With hard times behind him, heavyweight Mark Hunt credits his faith for his UFC resurgence (Yahoo! Sports)


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There was a time in his life when Mark Hunt was angry. He was upset by what he didn't have and was consumed by this feeling that the world owed him something.

He looks back now and is thankful that he didn't do something extraordinarily violent, because it was something he was capable of doing.

"Had I not found martial arts," he says, calmly, "I'd probably be in jail or who knows where right now. Fighting saved my life, I believe."

The change in Hunt's life has been so dramatic that now, as he's become one of the top mixed martial arts fighters in the world, he says there is nothing material that much interests him.

Even the UFC heavyweight title belt draws a sigh from the New Zealand native.

"I don't care much about a title," Hunt said, only a few days before he's to meet Stefan Struve on Saturday (Sunday in Japan) in the co-main event of UFC on Fuel TV 8 at the Saitama Super Arena outside of Tokyo. "A belt, things like that, are meaningless to me."

[Also: In a Perfect World: Anderson Silva vs. Jon Jones at Madison Square Garden]

The 38-year-old's lack of interest in things that greatly motivate his peers is because he has, he said, surrendered his life to god.

A one-time K1 kickboxing world grand prix champion, Hunt turns nearly every question on virtually every topic into a discussion of his faith. Now that his eyes have been opened to God, he said, he realizes how useless things that once seemed important to him were.

He lives his life now, he said, not to accumulate wealth and material things but to please God. The result, he said, is a happier and more successful person.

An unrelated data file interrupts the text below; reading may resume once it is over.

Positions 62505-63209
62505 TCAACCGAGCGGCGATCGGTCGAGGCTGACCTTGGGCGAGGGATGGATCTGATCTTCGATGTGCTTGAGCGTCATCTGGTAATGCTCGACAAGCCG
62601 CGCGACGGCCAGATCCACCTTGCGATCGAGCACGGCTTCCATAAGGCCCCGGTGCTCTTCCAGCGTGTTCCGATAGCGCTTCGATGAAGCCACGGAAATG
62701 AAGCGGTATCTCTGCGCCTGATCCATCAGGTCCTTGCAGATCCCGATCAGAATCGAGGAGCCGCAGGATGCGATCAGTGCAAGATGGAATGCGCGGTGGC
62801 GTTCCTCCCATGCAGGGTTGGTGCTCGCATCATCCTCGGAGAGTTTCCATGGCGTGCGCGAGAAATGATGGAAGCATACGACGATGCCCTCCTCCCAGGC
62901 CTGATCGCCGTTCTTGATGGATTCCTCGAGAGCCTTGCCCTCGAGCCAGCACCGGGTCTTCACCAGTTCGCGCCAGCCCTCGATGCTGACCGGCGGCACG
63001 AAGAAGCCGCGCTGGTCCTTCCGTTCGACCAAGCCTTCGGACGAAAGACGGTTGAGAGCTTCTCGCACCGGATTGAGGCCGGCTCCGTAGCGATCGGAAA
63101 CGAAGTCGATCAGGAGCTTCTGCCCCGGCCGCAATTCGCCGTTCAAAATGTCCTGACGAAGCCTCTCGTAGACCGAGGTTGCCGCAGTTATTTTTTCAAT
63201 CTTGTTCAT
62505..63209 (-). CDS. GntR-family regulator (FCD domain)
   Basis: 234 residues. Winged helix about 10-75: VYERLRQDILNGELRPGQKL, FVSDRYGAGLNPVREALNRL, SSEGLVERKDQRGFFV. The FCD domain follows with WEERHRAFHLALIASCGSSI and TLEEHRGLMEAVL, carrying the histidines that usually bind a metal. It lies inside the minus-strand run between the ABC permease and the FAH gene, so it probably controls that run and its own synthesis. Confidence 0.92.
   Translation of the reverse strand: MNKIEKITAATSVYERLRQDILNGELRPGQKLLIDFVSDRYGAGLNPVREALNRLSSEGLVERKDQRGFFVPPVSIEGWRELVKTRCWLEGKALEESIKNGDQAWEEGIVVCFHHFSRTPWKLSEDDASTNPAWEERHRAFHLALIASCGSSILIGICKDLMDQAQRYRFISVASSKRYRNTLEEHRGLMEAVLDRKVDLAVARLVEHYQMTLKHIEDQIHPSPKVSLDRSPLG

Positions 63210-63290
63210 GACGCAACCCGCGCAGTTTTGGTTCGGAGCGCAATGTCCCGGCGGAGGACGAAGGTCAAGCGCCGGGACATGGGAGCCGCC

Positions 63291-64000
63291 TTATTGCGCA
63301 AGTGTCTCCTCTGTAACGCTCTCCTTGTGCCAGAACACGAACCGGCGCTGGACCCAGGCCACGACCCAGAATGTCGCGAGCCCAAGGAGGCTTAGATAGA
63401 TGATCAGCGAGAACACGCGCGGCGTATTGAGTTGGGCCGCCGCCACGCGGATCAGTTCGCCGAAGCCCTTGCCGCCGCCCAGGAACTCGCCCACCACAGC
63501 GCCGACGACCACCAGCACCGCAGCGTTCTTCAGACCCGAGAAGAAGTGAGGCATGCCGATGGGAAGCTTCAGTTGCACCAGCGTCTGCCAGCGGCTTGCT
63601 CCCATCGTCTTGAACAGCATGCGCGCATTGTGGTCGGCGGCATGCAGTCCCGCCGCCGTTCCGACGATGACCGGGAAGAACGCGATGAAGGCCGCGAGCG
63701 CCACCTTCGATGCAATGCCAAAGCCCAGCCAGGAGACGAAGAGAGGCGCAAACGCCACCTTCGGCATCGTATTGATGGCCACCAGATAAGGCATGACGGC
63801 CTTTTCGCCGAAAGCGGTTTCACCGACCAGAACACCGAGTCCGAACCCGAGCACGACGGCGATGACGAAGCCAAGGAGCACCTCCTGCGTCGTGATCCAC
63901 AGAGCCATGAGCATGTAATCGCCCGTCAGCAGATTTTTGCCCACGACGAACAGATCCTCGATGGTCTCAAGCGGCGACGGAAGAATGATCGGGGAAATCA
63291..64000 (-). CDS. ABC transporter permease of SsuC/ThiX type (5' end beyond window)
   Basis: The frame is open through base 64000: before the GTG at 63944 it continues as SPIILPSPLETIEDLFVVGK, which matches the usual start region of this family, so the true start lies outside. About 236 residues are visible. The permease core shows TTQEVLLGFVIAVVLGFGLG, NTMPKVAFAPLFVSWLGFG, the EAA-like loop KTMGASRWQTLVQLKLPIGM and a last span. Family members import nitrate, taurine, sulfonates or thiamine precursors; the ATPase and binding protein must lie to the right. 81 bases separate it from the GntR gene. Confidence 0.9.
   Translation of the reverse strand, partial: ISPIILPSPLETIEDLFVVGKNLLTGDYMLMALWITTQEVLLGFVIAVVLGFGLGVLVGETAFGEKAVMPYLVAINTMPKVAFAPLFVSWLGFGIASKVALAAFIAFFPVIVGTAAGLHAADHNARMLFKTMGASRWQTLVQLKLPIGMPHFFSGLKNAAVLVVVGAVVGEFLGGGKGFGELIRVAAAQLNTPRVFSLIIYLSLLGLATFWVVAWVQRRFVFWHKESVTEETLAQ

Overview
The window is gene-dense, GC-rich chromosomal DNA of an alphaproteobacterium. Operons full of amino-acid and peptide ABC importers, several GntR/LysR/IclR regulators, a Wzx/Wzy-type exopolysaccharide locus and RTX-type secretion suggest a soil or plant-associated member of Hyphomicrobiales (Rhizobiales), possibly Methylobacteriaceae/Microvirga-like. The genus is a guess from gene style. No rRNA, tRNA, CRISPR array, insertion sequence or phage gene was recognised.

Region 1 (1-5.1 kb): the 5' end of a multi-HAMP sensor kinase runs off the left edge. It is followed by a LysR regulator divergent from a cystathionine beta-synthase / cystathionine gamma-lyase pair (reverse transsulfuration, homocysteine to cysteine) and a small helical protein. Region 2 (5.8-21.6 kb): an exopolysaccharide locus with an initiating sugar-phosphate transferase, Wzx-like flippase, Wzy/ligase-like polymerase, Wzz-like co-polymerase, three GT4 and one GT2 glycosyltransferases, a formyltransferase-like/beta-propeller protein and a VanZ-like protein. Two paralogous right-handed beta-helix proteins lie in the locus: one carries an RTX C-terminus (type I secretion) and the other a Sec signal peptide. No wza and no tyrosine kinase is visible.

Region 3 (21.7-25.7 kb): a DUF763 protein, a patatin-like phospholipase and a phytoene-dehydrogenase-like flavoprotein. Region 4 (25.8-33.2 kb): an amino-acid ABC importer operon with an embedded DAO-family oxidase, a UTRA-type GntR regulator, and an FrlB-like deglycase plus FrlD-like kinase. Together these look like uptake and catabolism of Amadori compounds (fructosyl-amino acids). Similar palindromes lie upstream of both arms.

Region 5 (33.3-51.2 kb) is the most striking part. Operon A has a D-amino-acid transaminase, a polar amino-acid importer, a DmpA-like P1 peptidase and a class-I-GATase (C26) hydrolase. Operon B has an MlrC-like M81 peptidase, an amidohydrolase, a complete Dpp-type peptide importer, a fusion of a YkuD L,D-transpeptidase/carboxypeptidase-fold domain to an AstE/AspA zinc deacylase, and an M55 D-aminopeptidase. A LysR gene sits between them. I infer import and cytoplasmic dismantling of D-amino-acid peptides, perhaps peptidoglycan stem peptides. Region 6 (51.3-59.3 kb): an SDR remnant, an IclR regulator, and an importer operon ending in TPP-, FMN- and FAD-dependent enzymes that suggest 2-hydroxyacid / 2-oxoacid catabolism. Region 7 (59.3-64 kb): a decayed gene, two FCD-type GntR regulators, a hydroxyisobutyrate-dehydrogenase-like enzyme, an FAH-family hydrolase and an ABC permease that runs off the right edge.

"The reason why I do things is because I have surrendered my life to God, man, and that's it, really the easy way of saying why I do what I do. … People say I can't do something; it goes in one ear and out the other," Hunt said. "I know, it's kind of funny.

"The things that were important and really mattered to me in my life before I was a follower of Christ, Jesus Christ, they don't matter that much any more. It's kind of crazy, but it's like I was in the darkness walking around and someone turned the light on. Money doesn't matter; a lot of things don't matter any more. It's just funny. I don't know how better to explain it, but my life is now all about God and understanding more completely what He wants."

The UFC acquired Hunt's contract when it purchased the PRIDE Fighting Championship in 2007. It's no secret that UFC president Dana White had little interest in Hunt, who had lost five fights in a row in PRIDE when the UFC bought the company.

Hunt had three fights remaining on the contract that the UFC purchased, and White was willing to buy out the deal and let Hunt walk. Hunt, though, wasn't so willing.

He wanted to earn what he'd worked for and so he asked White to allow him to fight.

He was coming off consecutive losses to Josh Barnett, Fedor Emelianenko, Alistair Overeem, Melvin Manhoef and Gegard Mousasi, but Hunt felt he should earn his money. White agreed, and matched him with Sean McCorkle.

McCorkle submitted Hunt at UFC 119 on Sept. 25, 2010, and it seemed that Hunt's MMA career was over. But he was given another shot and hasn't lost since.

He knocked out Chris Tuchscherer and Cheick Kongo and won a decision from Ben Rothwell. Suddenly, improbably, Hunt was in the title mix.

Hunt said it was simply a mental adjustment.

[Also: Ben Henderson Wants a Shot at GSP]

"After I won the K-1 World Grand Prix title [in 2001], I was pretending like I trained and pretending as if I was preparing properly, but I wasn't doing it," Hunt said. "It was a mental thing, I guess. I tried to get on the right track by changing my training and all that jazz. It kind of feels like my first fight."

A win over Struve, one of the UFC's hottest heavyweights, will put him squarely in the title mix.

Hunt, though, sloughs off the significance.

"My job is to go out there and fight, and I'm going to fight with everything I have," Hunt said. "[Struve] is just a human being and what he has doesn't really matter to me. The fight will be what the fight will be. Whatever it is, it is. Win, lose or draw, it doesn't matter. What will matter is to give the people an entertaining show and for me to continue to give glory to God."

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